OWENSBORO The ancient Chinese philosopher Lao Tzu once said, “The wise man is one who knows what he does not know.” If that’s the case, then it’s fair to say that W. Scott Black, MD, is a wise man.
Black, who specializes in lifestyle medicine and sports medicine at Owensboro Health, is well educated and trained. A native of Barbourville, Kentucky, he graduated from the University of Kentucky College of Medicine in 1990 and went on to complete his residency in family medicine at UK.
In 1992, he returned to his hometown to fulfill his childhood dream of becoming the town’s family doctor. What he found was that for all the knowledge he had acquired, he still didn’t know what he really needed to know to make his community a healthy one.
“I was seeing a lot more chronic disease than I had anticipated,” he says. “I had been trained really well in medical school and residency to take care of that with medication, but if you really drilled down, what was driving a lot of it was lifestyle habits.”
This realization has been a driving force for Black’s career ever since. What he realized was, he didn’t know what he didn’t know.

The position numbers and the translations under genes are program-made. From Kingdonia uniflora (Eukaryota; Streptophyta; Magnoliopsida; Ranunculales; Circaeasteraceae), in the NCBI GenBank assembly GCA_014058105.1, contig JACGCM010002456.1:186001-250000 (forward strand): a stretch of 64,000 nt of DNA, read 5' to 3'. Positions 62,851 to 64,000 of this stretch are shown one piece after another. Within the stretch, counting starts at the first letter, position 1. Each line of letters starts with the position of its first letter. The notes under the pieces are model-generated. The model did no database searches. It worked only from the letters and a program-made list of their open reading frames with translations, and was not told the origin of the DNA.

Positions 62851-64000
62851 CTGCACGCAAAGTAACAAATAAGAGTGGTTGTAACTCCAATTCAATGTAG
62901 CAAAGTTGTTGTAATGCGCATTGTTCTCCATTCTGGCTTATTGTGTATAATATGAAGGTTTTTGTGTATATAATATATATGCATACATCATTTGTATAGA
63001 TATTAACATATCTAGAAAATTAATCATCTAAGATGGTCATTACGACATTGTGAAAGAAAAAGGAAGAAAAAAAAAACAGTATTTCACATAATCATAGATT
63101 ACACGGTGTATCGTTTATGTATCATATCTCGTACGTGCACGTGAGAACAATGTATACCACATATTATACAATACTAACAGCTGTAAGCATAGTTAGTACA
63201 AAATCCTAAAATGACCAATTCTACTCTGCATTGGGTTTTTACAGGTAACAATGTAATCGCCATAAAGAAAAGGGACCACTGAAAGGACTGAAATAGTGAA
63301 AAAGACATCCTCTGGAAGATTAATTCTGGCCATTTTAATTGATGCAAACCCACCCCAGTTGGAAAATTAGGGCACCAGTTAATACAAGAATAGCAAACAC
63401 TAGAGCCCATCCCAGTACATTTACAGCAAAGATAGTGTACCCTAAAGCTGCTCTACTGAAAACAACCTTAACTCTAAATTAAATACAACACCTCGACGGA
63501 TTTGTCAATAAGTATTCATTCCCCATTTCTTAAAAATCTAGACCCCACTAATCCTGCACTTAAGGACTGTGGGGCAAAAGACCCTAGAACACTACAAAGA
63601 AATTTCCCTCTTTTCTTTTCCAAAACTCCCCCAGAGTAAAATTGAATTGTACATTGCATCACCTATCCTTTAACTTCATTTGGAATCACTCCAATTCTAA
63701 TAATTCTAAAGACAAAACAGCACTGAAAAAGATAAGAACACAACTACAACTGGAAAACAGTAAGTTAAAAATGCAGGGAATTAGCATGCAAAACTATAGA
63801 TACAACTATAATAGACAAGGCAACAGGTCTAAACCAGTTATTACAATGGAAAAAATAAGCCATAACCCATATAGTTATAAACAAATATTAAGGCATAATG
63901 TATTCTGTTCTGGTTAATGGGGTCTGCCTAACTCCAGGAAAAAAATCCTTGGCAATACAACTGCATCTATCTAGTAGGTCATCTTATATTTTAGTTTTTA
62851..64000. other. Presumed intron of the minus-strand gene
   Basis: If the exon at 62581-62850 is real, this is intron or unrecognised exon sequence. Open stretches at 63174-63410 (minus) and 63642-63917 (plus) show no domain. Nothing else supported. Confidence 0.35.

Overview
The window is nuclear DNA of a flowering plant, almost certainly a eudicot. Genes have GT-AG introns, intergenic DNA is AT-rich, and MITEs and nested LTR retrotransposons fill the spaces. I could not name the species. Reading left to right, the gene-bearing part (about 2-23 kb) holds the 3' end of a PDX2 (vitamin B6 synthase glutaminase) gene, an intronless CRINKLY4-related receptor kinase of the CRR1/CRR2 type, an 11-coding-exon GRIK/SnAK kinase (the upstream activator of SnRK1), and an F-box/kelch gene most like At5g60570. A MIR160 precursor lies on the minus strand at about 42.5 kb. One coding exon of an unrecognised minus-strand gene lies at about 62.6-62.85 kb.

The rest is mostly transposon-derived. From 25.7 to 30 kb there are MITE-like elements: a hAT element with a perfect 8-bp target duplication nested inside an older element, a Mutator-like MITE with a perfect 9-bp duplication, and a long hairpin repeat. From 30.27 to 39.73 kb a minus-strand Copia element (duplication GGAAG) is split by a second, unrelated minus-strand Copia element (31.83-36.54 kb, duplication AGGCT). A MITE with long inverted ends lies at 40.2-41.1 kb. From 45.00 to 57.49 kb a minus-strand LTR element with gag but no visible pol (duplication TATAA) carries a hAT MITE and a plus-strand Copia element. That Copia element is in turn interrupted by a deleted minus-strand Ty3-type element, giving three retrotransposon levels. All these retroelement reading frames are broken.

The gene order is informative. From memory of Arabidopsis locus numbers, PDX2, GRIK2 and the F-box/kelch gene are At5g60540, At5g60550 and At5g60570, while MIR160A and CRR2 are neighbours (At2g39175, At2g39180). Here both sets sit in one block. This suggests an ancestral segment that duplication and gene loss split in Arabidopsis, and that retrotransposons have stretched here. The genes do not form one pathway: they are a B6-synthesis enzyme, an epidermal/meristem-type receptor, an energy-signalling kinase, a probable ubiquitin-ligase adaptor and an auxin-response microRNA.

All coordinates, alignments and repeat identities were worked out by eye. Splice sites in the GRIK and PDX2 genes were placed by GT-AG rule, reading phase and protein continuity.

“A patient comes to a medical provider for the knowledge and experience that they’ve gained through education and practice,” Black says. “They recognize the medical provider has some expertise in medicine. The medical provider has to recognize that the patient is an expert in the patient. They are an expert in themselves and their family, their society, their beliefs, and we have to have a marriage of the medical knowledge and the patient knowledge. We have to put those two things together to produce the best path forward for the patient.”
It is common for physicians to be frustrated by patients who are non-compliant in their course of treatment. The doctor is likely making the right diagnosis and giving the right medication or treatment, but the effectiveness is limited if the patient doesn’t comply with the necessary lifestyle choices. Understanding what is causing a patient to be non-compliant, Black says, is just as important as diagnosing their condition.